By Chris Schultz
Nov. 29, 2004
The last day of duck season
The 2004 Minnesota duck hunting season started for me in a slough on a beautiful September day in Pope County, near Starbuck.
On the long, narrow public slough only a smattering of ducks were in the air, but the day was long anticipated, and a good one.
The season ended for me, on its last official day, Tuesday, Nov. 23, in eastern Carver County, on Goose Lake near Mayer.
Only a small flock of big northern mallards, and one lone merganzer, broke the cold November air.
Although big mallards, and fast flying divers like buffalo heads, blue bills, and golden eyes weren’t buzzing our decoys, for Tony Ecklund of Howard Lake, myself and Tony’s lab Jade, the thrill of a last day of the season duck hunt was still there.
A last day of the season hunt, which I haven’t participated in for several years, is usually a time of reflection on the current season that is ending, and on seasons of the past.
Although there are hopes of big curly tail mallards setting into the decoys, and a flock or two of bills buzzing the end of delicately set J-hook, those hopes, at least by experienced waterfowl hunters, are clearly kept in check.
With few ducks in the air, and only one shot being taken, it was a morning of reflection, a cold sunrise, and old stories of past waterfowl adventures, from duck hunts in southern Manitoba to the better days of Minnesota duck hunting.
The morning hunt was exactly what last day of the season hunts usually are, at least those without a couple of inches of ice.
Personally, the morning adventure was also part of a mission. Since my youth, I have always managed to harvest at least a few local ducks for the table and this year, my table was still bare.
Three attempts at local duck hunting during the season had not garnered one duck, not a teal, or a mallard, or even a wood duck on either fork of the Crow River.
In fact, my shotgun had been kept silent, with the only opportunity to shoot a local duck passed on so not to break the serenity of a morning spent on the south fork of the Crow River.
Now, on the last day of the season I was looking for an opportunity to harvest a local duck, at least one for the grill or crockpot.
With the decoys, and beautiful spread it was, picked up and no ducks in the bag, I had been officially blanked, the first in exactly 25 years of local duck hunting.
As I pondered the season of no ducks, I granted Tony and his dog a sincere gesture of appreciation for the opportunity to hunt with them.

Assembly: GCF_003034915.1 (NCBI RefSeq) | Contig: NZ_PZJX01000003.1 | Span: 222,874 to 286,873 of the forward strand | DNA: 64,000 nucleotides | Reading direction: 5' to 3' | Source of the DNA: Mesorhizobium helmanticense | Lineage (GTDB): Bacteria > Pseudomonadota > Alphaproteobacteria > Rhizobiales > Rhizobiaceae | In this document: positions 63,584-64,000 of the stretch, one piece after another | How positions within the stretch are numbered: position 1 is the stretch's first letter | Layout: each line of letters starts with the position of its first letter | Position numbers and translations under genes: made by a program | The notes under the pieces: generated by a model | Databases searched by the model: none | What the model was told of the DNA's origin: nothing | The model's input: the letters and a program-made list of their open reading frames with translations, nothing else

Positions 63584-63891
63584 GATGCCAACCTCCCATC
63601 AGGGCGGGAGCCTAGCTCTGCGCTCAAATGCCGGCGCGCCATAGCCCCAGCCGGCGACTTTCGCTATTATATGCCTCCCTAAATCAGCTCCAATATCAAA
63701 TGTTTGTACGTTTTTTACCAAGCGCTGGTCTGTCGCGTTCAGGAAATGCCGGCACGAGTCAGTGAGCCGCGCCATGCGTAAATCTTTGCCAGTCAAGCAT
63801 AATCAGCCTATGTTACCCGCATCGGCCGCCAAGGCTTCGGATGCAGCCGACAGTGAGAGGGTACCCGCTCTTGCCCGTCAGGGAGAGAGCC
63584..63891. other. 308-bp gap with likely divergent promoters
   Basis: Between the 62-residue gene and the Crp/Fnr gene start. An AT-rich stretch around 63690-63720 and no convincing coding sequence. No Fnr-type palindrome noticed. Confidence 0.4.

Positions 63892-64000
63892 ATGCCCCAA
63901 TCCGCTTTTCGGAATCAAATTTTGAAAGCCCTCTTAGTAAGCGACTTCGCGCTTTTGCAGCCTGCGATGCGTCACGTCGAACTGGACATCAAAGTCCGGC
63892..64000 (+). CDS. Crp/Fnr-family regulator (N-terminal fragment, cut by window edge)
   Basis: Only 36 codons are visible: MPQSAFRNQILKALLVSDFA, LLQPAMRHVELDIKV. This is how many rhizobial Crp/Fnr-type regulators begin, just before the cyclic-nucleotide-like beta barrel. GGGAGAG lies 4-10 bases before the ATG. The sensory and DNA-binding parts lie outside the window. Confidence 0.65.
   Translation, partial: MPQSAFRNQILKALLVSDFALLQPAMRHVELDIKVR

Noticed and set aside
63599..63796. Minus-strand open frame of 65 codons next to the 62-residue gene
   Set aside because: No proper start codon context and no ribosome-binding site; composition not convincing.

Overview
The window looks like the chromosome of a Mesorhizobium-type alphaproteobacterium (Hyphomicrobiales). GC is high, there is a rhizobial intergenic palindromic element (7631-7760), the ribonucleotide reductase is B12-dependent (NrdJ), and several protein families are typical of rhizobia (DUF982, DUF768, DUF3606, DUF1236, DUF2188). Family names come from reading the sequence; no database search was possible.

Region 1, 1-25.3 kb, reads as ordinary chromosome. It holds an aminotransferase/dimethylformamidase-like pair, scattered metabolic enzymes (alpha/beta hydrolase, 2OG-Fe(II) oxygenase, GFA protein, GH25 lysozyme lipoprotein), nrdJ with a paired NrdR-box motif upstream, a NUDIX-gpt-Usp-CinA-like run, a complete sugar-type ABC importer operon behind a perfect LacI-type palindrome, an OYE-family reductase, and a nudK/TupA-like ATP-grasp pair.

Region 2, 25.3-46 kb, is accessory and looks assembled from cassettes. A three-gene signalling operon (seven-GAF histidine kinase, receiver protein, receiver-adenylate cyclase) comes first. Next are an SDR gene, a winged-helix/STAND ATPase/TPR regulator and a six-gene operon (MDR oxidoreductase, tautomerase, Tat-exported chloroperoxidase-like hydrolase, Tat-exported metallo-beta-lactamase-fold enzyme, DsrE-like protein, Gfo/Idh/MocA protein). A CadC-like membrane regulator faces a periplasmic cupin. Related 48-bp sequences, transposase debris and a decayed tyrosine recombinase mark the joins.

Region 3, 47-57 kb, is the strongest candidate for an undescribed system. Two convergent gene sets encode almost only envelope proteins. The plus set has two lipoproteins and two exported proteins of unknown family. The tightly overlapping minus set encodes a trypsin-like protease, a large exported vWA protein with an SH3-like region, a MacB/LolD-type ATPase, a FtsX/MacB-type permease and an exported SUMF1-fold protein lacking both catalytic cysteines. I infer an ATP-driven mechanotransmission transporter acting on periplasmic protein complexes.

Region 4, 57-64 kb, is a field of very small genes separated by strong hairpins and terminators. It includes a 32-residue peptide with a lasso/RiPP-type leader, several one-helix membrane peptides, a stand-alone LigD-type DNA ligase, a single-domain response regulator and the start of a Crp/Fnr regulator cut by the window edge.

I also thanked him exuberantly for the propane heater in the boat, cold feet and no ducks is much worse than warm feet and no ducks, especially on the last day of a season.
Parents’ reminded of thin ice danger
From the DNR
In the wake of a 4-year-old Park Rapids boy falling through thin ice Wednesday evening, safety officials from Minnesota Department of Natural Resources (DNR) are warning parents to caution their children to stay off of water bodies that may now have a thin coating of ice.
Many small ponds as far south as southern Minnesota have a skim of ice.
“We are asking parents and other adults to keep a close watch on children, especially over the long Thanksgiving weekend when adults are busy preparing meals and entertaining guests,” said Tim Smalley, DNR water safety specialist.
“It seems as though nearly every year around the holidays, we receive reports of young children falling through ice and it’s just so incredibly tragic,” Smalley said. “Kids are attracted to ice like a magnet, and they just don’t have the knowledge of how much ice it takes to support a person or the understanding of what is or is not safe. I think a reminder to busy, holiday stressed adults is timely.”
Danger to children and potential drowning is as close as the frozen pond or stream near their house if they aren’t properly supervised.
The DNR recommends that even when conditions improve, children should not go out on the ice without adult supervision.
Ice conditions vary widely from no ice in the south to a couple of slushy inches in the far northern part of the state. The DNR urges winter recreationists to check with a local bait shop or resort before heading out.
“Right now, there is no walkable ice in the state,” Smalley noted.
The DNR has a free packet of ice safety information, including a pamphlet and a minimum ice thickness wallet card, available by calling (651) 296-6157 in the Twin Cities area and toll-free in Greater Minnesota at 1-888-MINNDNR (646-6367).
Computer users may send an e-mail to firstname.lastname@example.org to ask for the ice safety information packet.
Sometimes you just gotta wonder
From Tom Conroy of the DNR
Sometimes you just gotta wonder. Why, for example, would someone want to poach a buck deer and then put the rack on the wall?
Some people do. Honest. One guy actually had nearly a dozen racks from illegally taken deer on the walls of his home.
Has to make a fellow proud, don’t you think? And, oh, the stories you could tell your family and friends.
“Yup, by golly, got that one over there with one shot from the truck, about two in the morning. The thing just stood there, frozen in the light.”
When it comes to hunting and fishing, there are certain things that are clearly right and wrong. They’re spelled out in law and they’re on the books for a reason.
Shooting wild game out of season is one of those laws and, to most people, the reason why is obvious.
But there are also those behaviors and actions that fall into the category of ethics.